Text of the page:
Golden eagles have a broad distribution throughout the mountainous areas of the state, especially in eastern Washington. Outside of Washington, golden eagles breed over much of the west from Alaska to northern Mexico and east into the Atlantic Provinces. Outside of North America, they occur through appropriate habitat in Asia, Europe, and parts of Northern Africa.

Washington breeding is limited primarily to the Okanogan highlands, rainshadows of the Olympics and Cascades, the Blue Mountains along the Snake and Grande Ronde rivers, and the San Juan Islands. The resident population occurs at low densities in areas where suitable nest sites (cliffs and trees) are found in proximity to abundant prey. There are over 300 documented breeding territories in Washington, of which over 80 percent are in eastern Washington. Occupancy of these sites is not well understood and information on the number of sites occupied in a given year, as well as an estimate of abundance, are currently lacking.

For a map of range-wide distribution and conservation status of this species, check out NatureServe Explorer.

Climate vulnerability

Sensitivity to climate change


Golden eagles may experience some sensitivity to warmer temperatures. For example, nest success and brood size is inversely related to days with temperatures >32˚C. Sensitivity of this species is also influenced by foraging requirements (e.g., prey abundance and habitat), which can affect nest success and ability to lay eggs. Golden eagles prey on hares, rabbits, ground squirrels, prairie dogs, and marmots, among others, and their ability to forage can be negatively affected when prey habitat is lost (e.g., due to wildfires) and/or prey abundance declines.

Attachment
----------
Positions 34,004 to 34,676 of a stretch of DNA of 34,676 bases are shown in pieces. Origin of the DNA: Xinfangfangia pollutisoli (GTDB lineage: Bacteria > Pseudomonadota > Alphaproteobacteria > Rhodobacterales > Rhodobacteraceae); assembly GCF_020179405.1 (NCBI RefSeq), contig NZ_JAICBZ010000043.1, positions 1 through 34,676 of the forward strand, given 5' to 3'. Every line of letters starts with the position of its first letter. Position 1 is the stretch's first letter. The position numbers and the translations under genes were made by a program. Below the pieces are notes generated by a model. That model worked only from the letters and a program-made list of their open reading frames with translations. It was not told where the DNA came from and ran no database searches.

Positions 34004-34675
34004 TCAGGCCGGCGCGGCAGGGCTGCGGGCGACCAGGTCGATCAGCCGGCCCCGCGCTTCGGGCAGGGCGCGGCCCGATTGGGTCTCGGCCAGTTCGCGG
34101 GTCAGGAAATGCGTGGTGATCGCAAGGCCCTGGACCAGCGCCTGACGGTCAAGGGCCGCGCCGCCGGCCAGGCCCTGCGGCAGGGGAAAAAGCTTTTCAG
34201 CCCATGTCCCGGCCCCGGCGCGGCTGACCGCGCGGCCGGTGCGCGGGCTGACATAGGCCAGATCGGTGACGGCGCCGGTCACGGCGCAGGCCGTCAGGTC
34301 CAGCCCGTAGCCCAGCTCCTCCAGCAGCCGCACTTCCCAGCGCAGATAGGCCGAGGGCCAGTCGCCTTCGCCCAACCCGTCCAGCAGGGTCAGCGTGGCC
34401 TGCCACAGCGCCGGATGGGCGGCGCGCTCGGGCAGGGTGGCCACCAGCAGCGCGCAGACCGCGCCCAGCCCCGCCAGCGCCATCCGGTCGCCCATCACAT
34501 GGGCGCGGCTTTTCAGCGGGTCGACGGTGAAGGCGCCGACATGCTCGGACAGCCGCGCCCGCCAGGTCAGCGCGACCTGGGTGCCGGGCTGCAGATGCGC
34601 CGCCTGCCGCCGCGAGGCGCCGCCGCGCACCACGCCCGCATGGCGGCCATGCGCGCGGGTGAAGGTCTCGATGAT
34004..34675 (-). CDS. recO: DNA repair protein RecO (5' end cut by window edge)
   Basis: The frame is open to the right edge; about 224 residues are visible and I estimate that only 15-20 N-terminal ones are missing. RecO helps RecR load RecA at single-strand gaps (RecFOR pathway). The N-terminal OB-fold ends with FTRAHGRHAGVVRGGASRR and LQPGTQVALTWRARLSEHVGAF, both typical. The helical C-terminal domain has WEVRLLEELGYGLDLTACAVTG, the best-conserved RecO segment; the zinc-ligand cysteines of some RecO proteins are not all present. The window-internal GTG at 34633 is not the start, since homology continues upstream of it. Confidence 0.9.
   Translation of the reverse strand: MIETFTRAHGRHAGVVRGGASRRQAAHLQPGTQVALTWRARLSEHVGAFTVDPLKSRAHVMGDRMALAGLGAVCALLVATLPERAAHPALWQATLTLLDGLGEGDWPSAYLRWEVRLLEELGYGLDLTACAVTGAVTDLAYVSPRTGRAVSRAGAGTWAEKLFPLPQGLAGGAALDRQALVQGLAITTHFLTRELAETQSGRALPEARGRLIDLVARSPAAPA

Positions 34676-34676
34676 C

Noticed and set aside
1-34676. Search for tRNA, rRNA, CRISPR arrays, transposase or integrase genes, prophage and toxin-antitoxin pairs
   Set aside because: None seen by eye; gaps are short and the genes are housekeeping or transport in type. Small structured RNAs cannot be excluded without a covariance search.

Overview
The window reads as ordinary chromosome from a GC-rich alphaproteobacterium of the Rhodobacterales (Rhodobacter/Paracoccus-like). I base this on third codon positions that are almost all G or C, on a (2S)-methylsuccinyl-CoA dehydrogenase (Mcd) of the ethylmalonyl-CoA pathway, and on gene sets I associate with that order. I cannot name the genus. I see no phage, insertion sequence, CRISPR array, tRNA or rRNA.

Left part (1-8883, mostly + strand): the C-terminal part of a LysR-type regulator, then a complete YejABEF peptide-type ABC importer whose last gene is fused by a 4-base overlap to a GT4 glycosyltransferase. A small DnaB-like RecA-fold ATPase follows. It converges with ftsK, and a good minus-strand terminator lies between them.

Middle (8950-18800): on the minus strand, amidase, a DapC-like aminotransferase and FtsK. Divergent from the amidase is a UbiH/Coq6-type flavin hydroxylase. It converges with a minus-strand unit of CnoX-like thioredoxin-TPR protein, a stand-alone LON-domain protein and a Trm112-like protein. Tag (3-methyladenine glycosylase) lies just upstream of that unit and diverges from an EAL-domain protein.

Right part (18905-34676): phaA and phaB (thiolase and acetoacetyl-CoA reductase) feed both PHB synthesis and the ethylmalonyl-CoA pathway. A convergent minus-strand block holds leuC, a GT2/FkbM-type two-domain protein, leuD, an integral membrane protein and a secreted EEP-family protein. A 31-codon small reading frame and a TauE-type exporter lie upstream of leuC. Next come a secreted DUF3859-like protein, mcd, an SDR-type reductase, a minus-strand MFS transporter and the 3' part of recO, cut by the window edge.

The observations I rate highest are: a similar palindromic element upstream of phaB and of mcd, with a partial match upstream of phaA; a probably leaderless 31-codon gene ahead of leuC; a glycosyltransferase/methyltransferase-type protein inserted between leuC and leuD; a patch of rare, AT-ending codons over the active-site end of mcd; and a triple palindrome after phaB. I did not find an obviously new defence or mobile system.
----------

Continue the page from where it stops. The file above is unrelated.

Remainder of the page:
Confidence: High

Exposure to climate change


  • Increased temperatures
  • Altered fire regimes
Confidence: Moderate


Licenses and permits

WDFW Biologist Patricia Thompson holding a golden eagle - a falconry bird
Photo by WDFW
A WDFW biologist displays a golden eagle perched on her falconry glove.

Falconry is the art of training raptors (birds of prey - falcons, eagles, hawks, and owls) to hunt in cooperation with a human and is the sport of actively pursuing wild quarry with those birds. The Washington Department of Fish and Wildlife issues falconry permits, regulates the sport, and remains in contact with the falconry community. No one under any circumstances may keep a raptor as a pet. Only licensed falconers may have birds of prey, and these birds must be flown freely and hunt regularly. State and federal regulations, expertise and dedication of falconers, and self-policing by the falconry community keep the birds in high-quality care. Learn more about the history of this sport and the requirements for falconry in Washington.